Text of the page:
Abstracts of Thursday Pitch Session - 53rd ESLAB Symposium
Abstracts of the Thursday Pitch Session
by Erika Varga-Verebelyi, Gábor Marton, Péter Ábrahám
Although Gaia is not sensitive to infrared it can see a lot of young stars around us. But how many? In Konkoly Observatory we are trying to figure it out. Our first step to answer this question was to collect all the available young stellar objects (YSOs) from the literature can see in optical bands, to see how many of them are in the second Gaia Data Release (DR2). Our second step was to combine DR2 data with WISE and Planck measurements and made an all-sky probabilistic catalogue of YSOs using machine learning techniques, such as Support Vector Machines, Random Forests, or Neural Networks. Our results will be on the poster.
by Lola Balaguer-Nuñez, Mauro Lopez del Fresno, Enrique Solano, et al.
We present an advanced version of Clusterix (http://clusterix.cab.inta-csic.es), a tool for the determination of membership probabilities in stellar clusters from proper motion data adapted to the new wealth of Gaia data. Clusterix is a VO web-based, interactive application that allows the computation of membership probabilities from proper motions through a fully non-parametric method.
Clusterix 2.0 has been adapted to the exploitation of Gaia Data Release 2 and now features an improved user interface for a faster, easier and more accurate interactive definition of the cluster and field proper motion distributions. The system provides fast feedback between membership probability determinations and the distribution of the observables for the most probable members and field stars.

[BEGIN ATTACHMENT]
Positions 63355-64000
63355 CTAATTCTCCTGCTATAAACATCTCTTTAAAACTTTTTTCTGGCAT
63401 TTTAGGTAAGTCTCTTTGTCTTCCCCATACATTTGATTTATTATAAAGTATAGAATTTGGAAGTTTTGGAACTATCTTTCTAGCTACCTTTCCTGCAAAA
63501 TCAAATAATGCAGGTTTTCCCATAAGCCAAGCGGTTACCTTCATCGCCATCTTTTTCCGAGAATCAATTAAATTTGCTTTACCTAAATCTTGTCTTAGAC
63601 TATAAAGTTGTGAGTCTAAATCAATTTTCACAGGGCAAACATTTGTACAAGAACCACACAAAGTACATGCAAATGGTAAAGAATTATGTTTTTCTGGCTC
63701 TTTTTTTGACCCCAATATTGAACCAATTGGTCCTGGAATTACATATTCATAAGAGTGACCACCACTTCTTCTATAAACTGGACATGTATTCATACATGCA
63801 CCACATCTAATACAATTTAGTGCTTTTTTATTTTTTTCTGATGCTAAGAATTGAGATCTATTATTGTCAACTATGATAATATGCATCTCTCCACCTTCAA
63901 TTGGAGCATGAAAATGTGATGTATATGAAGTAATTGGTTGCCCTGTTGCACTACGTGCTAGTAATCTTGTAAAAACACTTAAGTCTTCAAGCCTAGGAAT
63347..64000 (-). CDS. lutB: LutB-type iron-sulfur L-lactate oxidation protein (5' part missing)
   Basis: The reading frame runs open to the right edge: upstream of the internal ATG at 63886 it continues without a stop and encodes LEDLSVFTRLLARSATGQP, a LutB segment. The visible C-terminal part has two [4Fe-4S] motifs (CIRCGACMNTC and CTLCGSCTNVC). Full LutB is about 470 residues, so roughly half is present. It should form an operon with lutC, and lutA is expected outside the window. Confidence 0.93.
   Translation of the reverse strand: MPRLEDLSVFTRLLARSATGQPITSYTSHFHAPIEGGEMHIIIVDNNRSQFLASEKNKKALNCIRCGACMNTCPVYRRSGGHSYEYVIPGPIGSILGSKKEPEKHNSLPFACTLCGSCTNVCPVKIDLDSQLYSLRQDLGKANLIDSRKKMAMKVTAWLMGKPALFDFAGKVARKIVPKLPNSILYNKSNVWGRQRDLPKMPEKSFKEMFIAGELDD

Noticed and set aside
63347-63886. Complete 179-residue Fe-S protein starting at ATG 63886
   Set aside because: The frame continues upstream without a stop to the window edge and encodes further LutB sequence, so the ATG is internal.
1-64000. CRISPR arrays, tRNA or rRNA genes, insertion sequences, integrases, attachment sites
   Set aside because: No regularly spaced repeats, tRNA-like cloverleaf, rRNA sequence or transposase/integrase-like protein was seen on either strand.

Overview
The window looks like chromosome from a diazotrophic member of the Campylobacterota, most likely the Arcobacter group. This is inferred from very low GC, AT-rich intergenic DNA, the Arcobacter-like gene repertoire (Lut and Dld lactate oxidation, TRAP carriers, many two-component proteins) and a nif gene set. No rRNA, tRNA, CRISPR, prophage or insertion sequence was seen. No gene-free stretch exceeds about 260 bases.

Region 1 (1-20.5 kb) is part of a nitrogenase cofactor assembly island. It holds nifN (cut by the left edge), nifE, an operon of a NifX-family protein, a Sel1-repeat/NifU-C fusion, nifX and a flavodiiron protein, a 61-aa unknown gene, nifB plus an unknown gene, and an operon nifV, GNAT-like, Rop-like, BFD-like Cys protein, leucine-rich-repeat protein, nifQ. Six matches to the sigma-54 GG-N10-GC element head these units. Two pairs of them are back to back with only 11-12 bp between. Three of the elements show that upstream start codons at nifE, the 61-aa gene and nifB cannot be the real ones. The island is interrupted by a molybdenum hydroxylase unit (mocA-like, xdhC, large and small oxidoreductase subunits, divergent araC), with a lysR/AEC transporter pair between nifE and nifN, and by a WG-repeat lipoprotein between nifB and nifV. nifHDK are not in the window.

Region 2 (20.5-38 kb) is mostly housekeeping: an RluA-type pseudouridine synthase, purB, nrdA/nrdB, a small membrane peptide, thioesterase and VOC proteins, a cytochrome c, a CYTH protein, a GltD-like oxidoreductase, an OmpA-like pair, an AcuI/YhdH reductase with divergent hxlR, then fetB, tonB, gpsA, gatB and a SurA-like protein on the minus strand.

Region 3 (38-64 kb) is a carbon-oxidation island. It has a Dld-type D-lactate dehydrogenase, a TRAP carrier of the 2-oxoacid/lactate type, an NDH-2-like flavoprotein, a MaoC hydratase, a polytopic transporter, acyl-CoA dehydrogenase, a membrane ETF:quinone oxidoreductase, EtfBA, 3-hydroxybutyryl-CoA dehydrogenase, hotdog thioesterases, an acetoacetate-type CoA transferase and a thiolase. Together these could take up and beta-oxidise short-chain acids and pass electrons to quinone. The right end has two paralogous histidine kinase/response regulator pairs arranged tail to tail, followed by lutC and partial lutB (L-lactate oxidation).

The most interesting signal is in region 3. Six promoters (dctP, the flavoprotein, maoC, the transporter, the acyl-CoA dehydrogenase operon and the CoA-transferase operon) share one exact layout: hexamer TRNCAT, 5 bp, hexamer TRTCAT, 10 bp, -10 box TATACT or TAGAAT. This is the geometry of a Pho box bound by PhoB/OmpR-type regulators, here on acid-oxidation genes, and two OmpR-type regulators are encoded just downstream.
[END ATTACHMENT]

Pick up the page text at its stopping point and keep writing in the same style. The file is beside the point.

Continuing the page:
We present the first results of Clusterix for different cases to show the capabilities of the tool. An area of five degrees around NGC 2682 (M67), an old, well known cluster that extends further than in any previous study. A young cluster NGC 2516 with a striking radial structure extended up to four degrees. NGC 1750 & NGC1758, a pair of partly overlapping clusters found without applying any a priori knowledge. In the area of NGC 1817 we find a little known cluster, Juchert 23. And in an area with many neighbouring clusters we are able to disentangle the existence of two clusters where only one was known: Ruprecht 26 and the new, Clusterix 1.
by Angela Bragaglia
Stellar clusters; being groups of stars sharing the same age; distance; and initial chemical composition are ideal laboratories to test models of stellar and galactic formation and evolution (e.g. Freeman & Bland-Hawthorn 2002). Gaia observes almost the whole known population of Galactic OCs; providing crucial information on membership and high precision photometry (see e.g. Gaia Collaboration; Babusiaux et al. 2018; Cantat Gaudin et al. 2018); while the spectroscopic information (radial velocity; abundance) is more limited (Katz et al. 2018).
Ground based follow-up with higher resolution; larger spectral coverage; and reaching deeper than the Gaia RVS is then required. This has been/is/will be pursued by large surveys such as Gaia-ESO; GALAH; WEAVE; etc. A full characterisation -and an accurate age derivation- for open clusters requires to know also the metallicity and possibly the full set of detailed abundances.